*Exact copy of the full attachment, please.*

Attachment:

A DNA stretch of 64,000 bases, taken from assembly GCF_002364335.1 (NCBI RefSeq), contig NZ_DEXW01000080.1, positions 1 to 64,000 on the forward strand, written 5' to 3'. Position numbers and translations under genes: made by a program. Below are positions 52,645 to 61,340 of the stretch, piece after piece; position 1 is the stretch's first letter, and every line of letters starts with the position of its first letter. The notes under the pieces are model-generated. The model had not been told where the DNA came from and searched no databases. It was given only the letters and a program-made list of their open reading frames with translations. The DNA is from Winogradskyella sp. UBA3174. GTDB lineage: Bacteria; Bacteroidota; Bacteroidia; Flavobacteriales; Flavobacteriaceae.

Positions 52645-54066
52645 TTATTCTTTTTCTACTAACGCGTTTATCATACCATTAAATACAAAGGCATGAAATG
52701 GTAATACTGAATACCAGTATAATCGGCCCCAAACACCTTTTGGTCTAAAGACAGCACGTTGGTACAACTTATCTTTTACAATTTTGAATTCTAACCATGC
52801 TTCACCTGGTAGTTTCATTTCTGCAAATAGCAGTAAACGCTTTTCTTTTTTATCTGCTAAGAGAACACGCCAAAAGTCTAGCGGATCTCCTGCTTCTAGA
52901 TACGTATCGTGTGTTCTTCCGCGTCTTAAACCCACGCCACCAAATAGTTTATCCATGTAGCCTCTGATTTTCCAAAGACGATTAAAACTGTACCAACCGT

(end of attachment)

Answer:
A DNA stretch of 64,000 bases, taken from assembly GCF_002364335.1 (NCBI RefSeq), contig NZ_DEXW01000080.1, positions 1 to 64,000 on the forward strand, written 5' to 3'. Position numbers and translations under genes: made by a program. Below are positions 52,645 to 61,340 of the stretch, piece after piece; position 1 is the stretch's first letter, and every line of letters starts with the position of its first letter. The notes under the pieces are model-generated. The model had not been told where the DNA came from and searched no databases. It was given only the letters and a program-made list of their open reading frames with translations. The DNA is from Winogradskyella sp. UBA3174. GTDB lineage: Bacteria; Bacteroidota; Bacteroidia; Flavobacteriales; Flavobacteriaceae.

Positions 52645-54066
52645 TTATTCTTTTTCTACTAACGCGTTTATCATACCATTAAATACAAAGGCATGAAATG
52701 GTAATACTGAATACCAGTATAATCGGCCCCAAACACCTTTTGGTCTAAAGACAGCACGTTGGTACAACTTATCTTTTACAATTTTGAATTCTAACCATGC
52801 TTCACCTGGTAGTTTCATTTCTGCAAATAGCAGTAAACGCTTTTCTTTTTTATCTGCTAAGAGAACACGCCAAAAGTCTAGCGGATCTCCTGCTTCTAGA
52901 TACGTATCGTGTGTTCTTCCGCGTCTTAAACCCACGCCACCAAATAGTTTATCCATGTAGCCTCTGATTTTCCAAAGACGATTAAAACTGTACCAACCGT